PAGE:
Chinese-Led Mergers on Hold

Haier withdraws bid for Maytag; Chevron sweetens offer for Unocal over CNOOC's protestations.
Stephen TaubJuly 20, 2005

Maytag Corp. announced that China-based Haier America Trading LLC and U.S.-based private-equity firms Bain Capital Partners LLC and Blackstone Capital Partners IV L.P. have withdrawn their bid for the appliance maker.

Last month the group had offered $16 per share in an all-cash deal, topping the bid of $14 per share by Ripplewood Holdings LLC, which Maytag had already agreed to. But following this week’s $17-per-share preliminary proposal by Whirlpool Corp., the largest appliance maker in the United States, Haier withdrew its offer without comment, reported the Associated Press.

Reuters observed that Whirlpool’s offer could be a defensive maneuver designed to prevent another strong international competitor, from gaining control of Maytag. However, a Whirlpool-Maytag deal could face significant antitrust barriers in the United States, the wire service also noted.

The acquisition could cost Whirlpool much more than the $1.37 billion it would pay for Maytag’s shares, however. Figure in the assumption of debt, the costs of pensions, and the likely costs of plant closures, Prudential Equity Group analysts reportedly wrote, and the total cost to Whirlpool could approach $3.3 billion.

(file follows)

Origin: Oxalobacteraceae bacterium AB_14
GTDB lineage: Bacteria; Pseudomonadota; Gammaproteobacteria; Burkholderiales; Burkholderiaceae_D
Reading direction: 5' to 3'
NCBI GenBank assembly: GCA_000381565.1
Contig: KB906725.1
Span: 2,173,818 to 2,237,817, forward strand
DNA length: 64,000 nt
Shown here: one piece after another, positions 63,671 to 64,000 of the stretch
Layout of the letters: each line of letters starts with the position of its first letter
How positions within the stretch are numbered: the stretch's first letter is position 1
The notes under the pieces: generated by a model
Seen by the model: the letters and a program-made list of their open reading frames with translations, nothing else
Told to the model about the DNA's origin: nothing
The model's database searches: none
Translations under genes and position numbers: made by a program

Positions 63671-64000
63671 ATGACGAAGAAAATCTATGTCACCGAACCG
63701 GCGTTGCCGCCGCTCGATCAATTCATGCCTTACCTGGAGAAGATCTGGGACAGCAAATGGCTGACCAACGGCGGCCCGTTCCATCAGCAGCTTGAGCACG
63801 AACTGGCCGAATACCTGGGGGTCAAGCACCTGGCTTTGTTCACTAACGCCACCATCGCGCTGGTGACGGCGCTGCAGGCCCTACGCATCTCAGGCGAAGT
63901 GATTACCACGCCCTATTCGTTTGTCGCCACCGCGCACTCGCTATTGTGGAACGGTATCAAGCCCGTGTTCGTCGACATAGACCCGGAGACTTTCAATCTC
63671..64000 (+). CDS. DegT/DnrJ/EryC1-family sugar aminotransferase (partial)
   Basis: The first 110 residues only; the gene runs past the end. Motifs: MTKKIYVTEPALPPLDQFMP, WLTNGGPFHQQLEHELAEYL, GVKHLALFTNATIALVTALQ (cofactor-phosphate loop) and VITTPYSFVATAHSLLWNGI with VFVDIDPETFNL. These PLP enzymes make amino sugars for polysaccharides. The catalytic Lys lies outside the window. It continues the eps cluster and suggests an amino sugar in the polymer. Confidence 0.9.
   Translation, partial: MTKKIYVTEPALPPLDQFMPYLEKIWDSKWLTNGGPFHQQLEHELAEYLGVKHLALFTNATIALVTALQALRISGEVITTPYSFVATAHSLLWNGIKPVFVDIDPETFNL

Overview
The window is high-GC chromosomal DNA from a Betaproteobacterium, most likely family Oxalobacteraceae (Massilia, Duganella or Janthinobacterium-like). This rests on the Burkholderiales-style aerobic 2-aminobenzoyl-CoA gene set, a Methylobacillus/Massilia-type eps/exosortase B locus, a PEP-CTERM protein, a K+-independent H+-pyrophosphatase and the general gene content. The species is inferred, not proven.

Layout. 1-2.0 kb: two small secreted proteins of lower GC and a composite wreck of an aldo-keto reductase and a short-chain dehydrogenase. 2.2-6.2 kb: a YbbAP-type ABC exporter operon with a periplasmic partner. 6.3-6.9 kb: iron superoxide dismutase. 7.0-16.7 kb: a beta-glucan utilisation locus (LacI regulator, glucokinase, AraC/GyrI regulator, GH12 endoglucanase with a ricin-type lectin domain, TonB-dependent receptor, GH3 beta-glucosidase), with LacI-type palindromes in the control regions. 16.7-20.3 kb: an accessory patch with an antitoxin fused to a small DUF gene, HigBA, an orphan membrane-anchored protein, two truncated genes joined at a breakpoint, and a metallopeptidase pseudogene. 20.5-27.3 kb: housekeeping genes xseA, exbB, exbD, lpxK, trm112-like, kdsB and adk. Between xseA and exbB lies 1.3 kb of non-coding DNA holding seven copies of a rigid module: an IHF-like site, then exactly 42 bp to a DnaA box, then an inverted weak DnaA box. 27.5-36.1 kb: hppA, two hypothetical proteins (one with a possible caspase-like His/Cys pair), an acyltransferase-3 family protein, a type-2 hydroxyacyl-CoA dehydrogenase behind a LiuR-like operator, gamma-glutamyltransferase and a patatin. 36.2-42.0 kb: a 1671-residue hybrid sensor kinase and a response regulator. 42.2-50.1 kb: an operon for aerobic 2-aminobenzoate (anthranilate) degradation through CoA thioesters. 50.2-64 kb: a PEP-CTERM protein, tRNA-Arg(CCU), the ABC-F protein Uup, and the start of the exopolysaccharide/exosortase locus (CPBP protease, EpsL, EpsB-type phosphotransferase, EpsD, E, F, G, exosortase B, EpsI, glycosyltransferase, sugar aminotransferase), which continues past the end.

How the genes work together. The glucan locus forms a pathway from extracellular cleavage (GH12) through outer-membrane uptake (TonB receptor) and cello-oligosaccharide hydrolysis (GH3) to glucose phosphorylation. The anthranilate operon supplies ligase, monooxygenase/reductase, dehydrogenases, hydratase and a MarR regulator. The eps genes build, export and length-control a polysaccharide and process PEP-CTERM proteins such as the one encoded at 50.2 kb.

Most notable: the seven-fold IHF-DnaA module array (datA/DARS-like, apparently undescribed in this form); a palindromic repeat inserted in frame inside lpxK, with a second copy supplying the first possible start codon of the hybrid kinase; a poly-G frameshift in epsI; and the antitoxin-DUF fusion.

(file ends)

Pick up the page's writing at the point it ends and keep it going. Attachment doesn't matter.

Meanwhile, U.S. oil producer Unocal Corp., which had already agreed to be sold to Chevron Corp., was more than happy to accept a sweetened offer from Chevron for $63.01 per share, or a total of more than $17 billion. The latest offer, $2.50 per share higher than the earlier bid, calls for Chevron to pay 40 percent in cash and 60 percent in stock. Unocal stockholders are scheduled to vote on the deal at a special meeting scheduled for August 10.

Still on the table is an $18.5 billion all-cash offer from CNOOC Ltd., a Hong Kong-based subsidiary of a Chinese state-owned oil company. The AP noted that last week, the CNOOC board reportedly authorized its management to increase its offer if necessary, but added that the company won’t confirm those reports.

According to Reuters, Unocal shareholders may also be worried that the U.S. government might try to block the acquisition, citing security concerns, or that the deal could remain stalled in a long review process. To address those concerns, CNOOC agreed to place $2.5 billion in escrow for Unocal shareholders should CNOOC walk away from a deal, and another $500 million in escrow to pay a Chevron-Unocal break-up fee, the wire service reported.

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